Top Startup Pricing Mistakes to Avoid

Seasoned companies often learn the tricks of the trade in terms of pricing through many years of trial and error. However, many startups make classic pricing mistakes simply because they do not know any better.

Startup pricing mistakes can cause your company to lose sales and fall behind your competitors. So, it is best to try to avoid them. Here are some of the top price mistakes to avoid.

1. Pricing products too high

Many startups price their products very high because they feel it will help to generate more profits. However, the problem with doing this is that it can lead to reduced sales. So, pricing products too high is actually a price mistake that can cause your business to lose money.

2. Pricing products too low

This is the other side of the pricing coin. If you price products too low, then too many people may buy your products, and you may lose too much inventory without generating high enough net profits. So this is another thing to watch out for.

3. Using irregular numbers

If you are not sure what number to price your product at, then you may be tempted to simply choose a random number, such as $23.83. However, the problem with doing this is that people often prefer to buy things that are priced in whole numbers, or at $X.99. So, if you choose a very unusual number for your price point, it can come off as suspicious, or tedious for the shopper.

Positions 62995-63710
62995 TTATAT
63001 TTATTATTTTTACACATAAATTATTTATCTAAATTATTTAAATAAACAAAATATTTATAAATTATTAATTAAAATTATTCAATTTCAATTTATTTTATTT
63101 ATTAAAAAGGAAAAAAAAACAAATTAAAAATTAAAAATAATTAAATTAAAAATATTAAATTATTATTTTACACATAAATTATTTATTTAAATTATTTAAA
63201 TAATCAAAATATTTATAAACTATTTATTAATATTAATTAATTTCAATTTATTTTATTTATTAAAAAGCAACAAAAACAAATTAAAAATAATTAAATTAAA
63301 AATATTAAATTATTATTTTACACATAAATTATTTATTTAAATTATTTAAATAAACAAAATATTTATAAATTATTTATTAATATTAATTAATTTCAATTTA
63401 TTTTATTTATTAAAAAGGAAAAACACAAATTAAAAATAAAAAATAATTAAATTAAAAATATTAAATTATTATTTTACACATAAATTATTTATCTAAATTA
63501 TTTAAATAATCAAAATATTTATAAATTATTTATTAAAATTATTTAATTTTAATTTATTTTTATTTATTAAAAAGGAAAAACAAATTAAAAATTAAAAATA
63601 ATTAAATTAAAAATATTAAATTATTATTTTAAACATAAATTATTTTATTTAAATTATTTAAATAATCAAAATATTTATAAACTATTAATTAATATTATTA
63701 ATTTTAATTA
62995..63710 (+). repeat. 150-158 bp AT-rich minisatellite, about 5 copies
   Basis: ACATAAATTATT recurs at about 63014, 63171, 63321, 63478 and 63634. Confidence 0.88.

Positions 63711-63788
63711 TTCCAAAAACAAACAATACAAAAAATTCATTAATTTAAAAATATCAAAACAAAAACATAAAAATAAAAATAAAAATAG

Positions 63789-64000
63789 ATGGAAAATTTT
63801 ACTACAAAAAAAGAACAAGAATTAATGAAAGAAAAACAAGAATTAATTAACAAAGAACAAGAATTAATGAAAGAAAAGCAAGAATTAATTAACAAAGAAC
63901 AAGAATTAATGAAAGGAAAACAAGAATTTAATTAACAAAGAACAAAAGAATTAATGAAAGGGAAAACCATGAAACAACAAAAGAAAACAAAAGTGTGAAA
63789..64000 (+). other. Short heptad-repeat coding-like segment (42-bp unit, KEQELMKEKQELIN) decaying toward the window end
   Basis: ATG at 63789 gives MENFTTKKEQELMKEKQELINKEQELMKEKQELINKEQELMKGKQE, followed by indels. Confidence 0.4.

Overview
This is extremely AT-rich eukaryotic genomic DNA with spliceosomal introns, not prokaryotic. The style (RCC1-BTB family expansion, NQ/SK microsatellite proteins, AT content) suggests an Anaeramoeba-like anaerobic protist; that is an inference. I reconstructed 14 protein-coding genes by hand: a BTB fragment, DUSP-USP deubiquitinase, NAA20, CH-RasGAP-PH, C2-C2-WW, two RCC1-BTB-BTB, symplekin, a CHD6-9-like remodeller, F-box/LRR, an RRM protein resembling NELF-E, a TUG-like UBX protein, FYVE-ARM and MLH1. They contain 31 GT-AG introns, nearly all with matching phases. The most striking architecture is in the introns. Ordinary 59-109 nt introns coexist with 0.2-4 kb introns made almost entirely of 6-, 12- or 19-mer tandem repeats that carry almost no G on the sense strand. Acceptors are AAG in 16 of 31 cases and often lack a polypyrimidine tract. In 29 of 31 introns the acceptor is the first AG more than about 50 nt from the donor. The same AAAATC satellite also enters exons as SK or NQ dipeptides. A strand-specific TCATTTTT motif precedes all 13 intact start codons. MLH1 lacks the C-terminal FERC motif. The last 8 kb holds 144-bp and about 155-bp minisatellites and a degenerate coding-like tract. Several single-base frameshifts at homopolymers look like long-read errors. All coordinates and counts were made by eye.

The shopper does not want to have to think about your price to gain a frame of reference. He or she wants to be able to easily understand your price point. So, stick to whole numbers, or numbers that end in $.99.

4. Changing prices suddenly with no explanation

If your customers get used to your prices being set at a certain price, and then they suddenly go up without any justification, this can cause frustration. Your customers may get the idea that the pricing for your company is sporadic and unreliable. This could cause them to go to one of your competitors just to recapture stability.

So, if you need to suddenly raise prices significantly, you should explain this price increase to your customers. You can do this on your company website, or through an email, etc. If your business has a retail location, you can also explain the price changes to any customers who ask about them. This can help you to keep favor with them. However, it is best to avoid sudden, massive price changes whenever possible.


Startup pricing can be difficult to master for companies who are just getting started. In fact, it is normal for many price mistakes to be made. However, if your startup can avoid the price mistakes made in this article, then your company will be way ahead of the game!

Karin Jakovljevic

About the author

Karin Jakovljevic

Karin Jakovljevic is the head of marketing at Ximble, a powerful, cloud-based workforce management system, simplifying employee scheduling and time tracking for retailers, restaurants and small businesses.

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